Today my guest is KATIE CLARK. She started reading fantastical stories in grade school and her love for books never died. Today she reads in all genres; her only requirement is an awesome story! She writes young adult speculative fiction, including her romantic fantasy novel, The Rejected Princess, a supernatural survival series including Shadowed Eden and Whispering Tower, which is available now, and her dystopian Enslaved Series. You can connect with her at her website as well as Instagram, Facebook, or .
What's Whispering Tower about? It's the story of Skye Humphries who is stuck in London for one of her mom’s work trips. Skye can’t help holding a grudge when she ends up roped into a summer tour group with Philip-who-crushed-her-heart. But when Skye and Philip find themselves barreling through time after unsuspectingly opening the veil between the past and present, they’re thrust into a world where Skye’s very life is in danger. If she’d known her choices were between summering with Philip or being sacrificed to the god of the skies, Skye might have changed her attitude. Now she must figure out what’s most important to her—getting even for the past or having a future.
Now read an excerpt!
Skye stared at Big Ben in the distance, watched it tick away the time, taking her life with it. A few blocks from her hotel window, the London Eye Ferris wheel rose toward the sky. Tourists and locals mingled in the streets around it, preparing to start their day. Too bad she wouldn’t be starting hers down at the London Eye, instead of with breakfast in the hotel restaurant.
“You’re not ready yet?” Mom’s impatient voice came from the door between their plush hotel rooms.
Skye kept her mouth shut. She hated these trips, but she tried not to take it out on Mom. Most kids at school would kill for a parent who travelled the world and took their teen along, but long hours away from home, while Mom worked eighteen-hour days? Not fun. At least at home, she had the soup kitchen where she volunteered and the people who volunteered with her. The people who had become her friends.
Here? She was on her own. Dad had offered to let Skye stay with him, and she’d almost said yes. Almost.
“I’ll be ready.” She turned back to the window, her gaze going back to Big Ben.
“Still working on homework?” Mom moved into the room. She glanced over Skye’s shoulder. Skye looked at her laptop screen. She’d been working through a lesson on ancient Mesopotamia from Mr. Kilpatrick’s class. Now, that was something to smile about. The rituals of the ancient peoples fascinated her. She’d gone over the information a few dozen times with her history teacher. He was great about video chatting with her, delving deeper into the customs, languages, and religions used four thousand years ago. He’d even helped her narrow down the best college choices if she planned to pursue archeology. Someone had to help her, since Mom never had the time.
“I’m about halfway through.” Really, she should have been done hours ago. The time difference between Tennessee and London had jarred her, and she’d been awake forever. Besides, last time she’d slept was on the plane, and she’d had a bad dream she didn’t want to repeat. But Mom had mentioned breakfast with her business partner and his son, Philip Matthews, and Skye was hoping Mom would let her skip if she hadn’t finished her school work yet.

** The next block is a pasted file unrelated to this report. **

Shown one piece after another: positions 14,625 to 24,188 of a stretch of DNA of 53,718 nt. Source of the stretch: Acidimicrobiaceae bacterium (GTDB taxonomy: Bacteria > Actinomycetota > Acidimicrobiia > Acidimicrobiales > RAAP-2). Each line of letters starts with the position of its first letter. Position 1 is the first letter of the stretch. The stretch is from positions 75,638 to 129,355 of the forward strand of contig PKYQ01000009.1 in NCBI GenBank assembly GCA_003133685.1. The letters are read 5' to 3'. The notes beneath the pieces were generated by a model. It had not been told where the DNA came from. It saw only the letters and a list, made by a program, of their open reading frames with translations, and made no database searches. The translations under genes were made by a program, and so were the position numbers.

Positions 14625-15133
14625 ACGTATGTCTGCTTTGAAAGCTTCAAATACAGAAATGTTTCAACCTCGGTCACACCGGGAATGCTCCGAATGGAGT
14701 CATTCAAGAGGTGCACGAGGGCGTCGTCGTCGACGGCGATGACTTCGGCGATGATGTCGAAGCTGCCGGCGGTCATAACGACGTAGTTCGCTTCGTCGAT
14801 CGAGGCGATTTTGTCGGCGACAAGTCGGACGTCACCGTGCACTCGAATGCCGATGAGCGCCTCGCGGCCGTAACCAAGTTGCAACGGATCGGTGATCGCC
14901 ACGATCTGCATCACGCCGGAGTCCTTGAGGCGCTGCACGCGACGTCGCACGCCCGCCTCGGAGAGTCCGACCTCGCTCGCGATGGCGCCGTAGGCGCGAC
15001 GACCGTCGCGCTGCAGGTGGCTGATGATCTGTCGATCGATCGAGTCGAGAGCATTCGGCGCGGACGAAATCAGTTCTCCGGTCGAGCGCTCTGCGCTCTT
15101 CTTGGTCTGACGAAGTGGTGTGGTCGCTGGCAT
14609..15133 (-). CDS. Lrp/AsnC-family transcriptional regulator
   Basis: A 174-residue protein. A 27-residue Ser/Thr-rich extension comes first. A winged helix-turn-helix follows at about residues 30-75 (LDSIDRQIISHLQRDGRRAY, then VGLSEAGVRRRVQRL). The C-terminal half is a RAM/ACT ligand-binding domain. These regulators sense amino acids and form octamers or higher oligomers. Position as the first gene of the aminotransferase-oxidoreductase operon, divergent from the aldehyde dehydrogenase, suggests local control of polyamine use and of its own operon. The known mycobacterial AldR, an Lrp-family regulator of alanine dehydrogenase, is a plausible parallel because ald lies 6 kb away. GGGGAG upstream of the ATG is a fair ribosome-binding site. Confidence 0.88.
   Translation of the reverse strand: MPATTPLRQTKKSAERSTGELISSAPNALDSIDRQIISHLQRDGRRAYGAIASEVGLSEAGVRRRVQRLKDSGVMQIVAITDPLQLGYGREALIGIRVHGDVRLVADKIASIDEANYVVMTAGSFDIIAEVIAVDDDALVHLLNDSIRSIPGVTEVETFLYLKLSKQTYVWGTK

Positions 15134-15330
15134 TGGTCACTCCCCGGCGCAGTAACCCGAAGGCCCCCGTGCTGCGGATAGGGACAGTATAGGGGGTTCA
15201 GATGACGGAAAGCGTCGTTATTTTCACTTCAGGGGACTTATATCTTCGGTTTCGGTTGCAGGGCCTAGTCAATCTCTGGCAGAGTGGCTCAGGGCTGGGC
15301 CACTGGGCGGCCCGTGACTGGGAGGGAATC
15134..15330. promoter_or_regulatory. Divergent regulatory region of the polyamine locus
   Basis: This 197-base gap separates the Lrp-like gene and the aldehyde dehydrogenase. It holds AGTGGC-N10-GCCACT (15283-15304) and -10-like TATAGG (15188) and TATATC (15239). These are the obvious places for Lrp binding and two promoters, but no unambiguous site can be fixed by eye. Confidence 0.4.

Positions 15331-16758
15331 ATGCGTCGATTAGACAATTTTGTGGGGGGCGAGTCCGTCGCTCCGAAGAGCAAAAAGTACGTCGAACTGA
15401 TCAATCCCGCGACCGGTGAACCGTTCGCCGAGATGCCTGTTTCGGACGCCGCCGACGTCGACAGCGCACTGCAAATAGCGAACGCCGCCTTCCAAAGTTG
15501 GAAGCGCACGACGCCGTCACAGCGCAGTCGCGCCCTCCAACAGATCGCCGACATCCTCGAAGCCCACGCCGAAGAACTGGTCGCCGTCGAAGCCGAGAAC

“You’ll have lots of time to finish it later,” Mom said. OK, not skipping breakfast. “Go get ready,” Mom called over her shoulder as she moved back to her own room.
Skye stayed put, her gaze going back to that clock. Big Ben, telling time for a hundred and fifty years. If only those fancy clock hands could wind backward. Back to a week ago, when Mom had announced the London trip. Back to just before she’d told Dad, and he’d invited her to stay with him and his new wife, Gloria. She’d asked Mom, and Mom had freaked. Yeah, she definitely would stop herself from asking that question.
Besides, Dad had only invited her out of pity. His eyes had been anything but welcoming. She winced at the painful memory and quickly turned back to her laptop. After saving her work and shutting down the computer, she moved to the bathroom for a shower. Thick, plush carpet softened every footstep, and floor to ceiling windows lined an entire wall of her room. Three different shower heads blasted steamy water against the fancy tiles, and Skye took a deep breath. She would make it through this breakfast. Make it through this trip. As always. She’d already contacted All Nations Church, for whom she’d done benevolence work on past London trips. Keeping busy was the best way to keep her mind off of things like Mom yanking her around, and Dad patronizing her. And staying on the same hotel floor as Philip Matthews—for an entire summer.
The hot water was good at burning away the bad feelings, allowing her body to relax and her mind to wander. Steam swirled through the bathroom, and Skye took another deep, cleansing breath. Everything would be fine. The billowing steam fogged up the mirror. It reminded her of something. Billowing sand? She frowned. The dream. She had been somewhere dry and dusty. Alone? No, not alone, but she couldn’t remember who had come. Mrs. Garrison, one of the women who frequented the soup kitchen where she helped out back home, would call Skye’s dream déjà vu. Skye always smiled along with Mrs. Garrison’s crazy beliefs, but she didn’t go for stuff like déjà vu. Seeing into the future--or past? A little too hard to believe.